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Zanu PF defends its amendments

COPAC co-chairperson Munyaradzi Paul Mangwana (Zanu PF) on Wednesday told a Crisis Coalition Zimbabwe discussion his party’s amendments to the draft constitution reflected what the people had said during the Copac outreach programme, as heated debate on the latest draft continued at several public fora in Harare and on national radio stations.
Mangwana is however on record as saying: “The truth about the constitution that Copac is crafting for the country will come out very soon and media reports that we dumped people’s views are not true. We wrote the contents in the draft constitution on the basis of what people said during the constitutional outreach programmes and such media reports are misleading and were written by people ignorant of the constitution-making process.”

Zanu PF representatives across the platforms had a torrid time trying to defend their party’s wholesale amendments which restore the imperial presidency, after the last draft incorporated the party’s proposals contained in a 29-page document with over 200 changes.  At the Media Centre discussion Godwills Masimirembwa, one of Zanu PF’s Copac technical advisers argued Copac had acquiesced to political control the moment it accepted a management committee that was not part of a parliamentary committee.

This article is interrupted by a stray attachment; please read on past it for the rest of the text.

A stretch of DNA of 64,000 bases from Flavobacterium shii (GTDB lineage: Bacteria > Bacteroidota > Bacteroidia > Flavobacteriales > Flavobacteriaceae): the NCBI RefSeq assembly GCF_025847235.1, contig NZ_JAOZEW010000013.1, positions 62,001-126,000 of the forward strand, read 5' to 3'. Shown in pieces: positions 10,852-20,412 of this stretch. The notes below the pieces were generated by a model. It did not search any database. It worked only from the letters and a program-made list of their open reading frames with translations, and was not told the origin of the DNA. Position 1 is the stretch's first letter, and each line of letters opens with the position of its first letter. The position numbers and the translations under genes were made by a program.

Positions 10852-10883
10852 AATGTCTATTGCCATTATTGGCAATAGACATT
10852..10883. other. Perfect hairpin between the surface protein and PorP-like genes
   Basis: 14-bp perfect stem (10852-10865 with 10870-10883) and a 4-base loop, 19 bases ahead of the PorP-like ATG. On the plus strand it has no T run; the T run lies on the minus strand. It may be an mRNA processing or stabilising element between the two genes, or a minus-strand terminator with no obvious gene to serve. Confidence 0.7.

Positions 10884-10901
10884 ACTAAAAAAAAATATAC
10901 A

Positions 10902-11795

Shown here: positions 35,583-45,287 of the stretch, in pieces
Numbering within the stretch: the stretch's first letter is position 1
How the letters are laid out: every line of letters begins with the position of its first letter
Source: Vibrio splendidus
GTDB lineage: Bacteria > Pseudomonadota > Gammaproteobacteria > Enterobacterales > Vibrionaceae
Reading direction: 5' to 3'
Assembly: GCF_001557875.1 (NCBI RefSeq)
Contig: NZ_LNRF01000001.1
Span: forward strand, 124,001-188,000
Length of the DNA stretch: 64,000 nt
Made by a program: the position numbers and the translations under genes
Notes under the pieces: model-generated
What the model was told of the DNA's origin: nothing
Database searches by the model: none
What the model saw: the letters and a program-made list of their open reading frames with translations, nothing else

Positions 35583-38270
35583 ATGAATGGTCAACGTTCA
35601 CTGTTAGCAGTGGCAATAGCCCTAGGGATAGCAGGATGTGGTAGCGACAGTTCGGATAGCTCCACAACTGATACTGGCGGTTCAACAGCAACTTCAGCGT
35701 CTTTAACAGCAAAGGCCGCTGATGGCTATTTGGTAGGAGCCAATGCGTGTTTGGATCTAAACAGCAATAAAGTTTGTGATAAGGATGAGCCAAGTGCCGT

On new radio station Star FM, Zanu PF MP for Mhondoro-Ngezi Bright Matonga was at pains to explain that a deadlock would be pronounced only after party principals meet, thus for now the draft could still be amended by principals.
However, the MDC formations remain adamant they would not re-open negotiations and Zimbabweans should be the arbiters of the draft at the constitutional referendum.

Copac information and publicity sub-committee chairperson Jessie Majome (MDC-T) told journalists at the Quill Club that Zanu PF was in political paralysis because the MDCs would not give in to its draft amendments. She defended the Copac draft saying it captured the views of the people and should be taken to a referendum without alterations.


Civil society organisations and other political parties left out of the Copac process argue the final draft is flawed because it was produced through an exclusionary process limited to Zanu PF and the two MDC formations.

Audiences at the public fora were as divided as the political players, making the outcome of the referendum — if the principals decide to put the draft to the people — appear uncertain. — Staff Writer.

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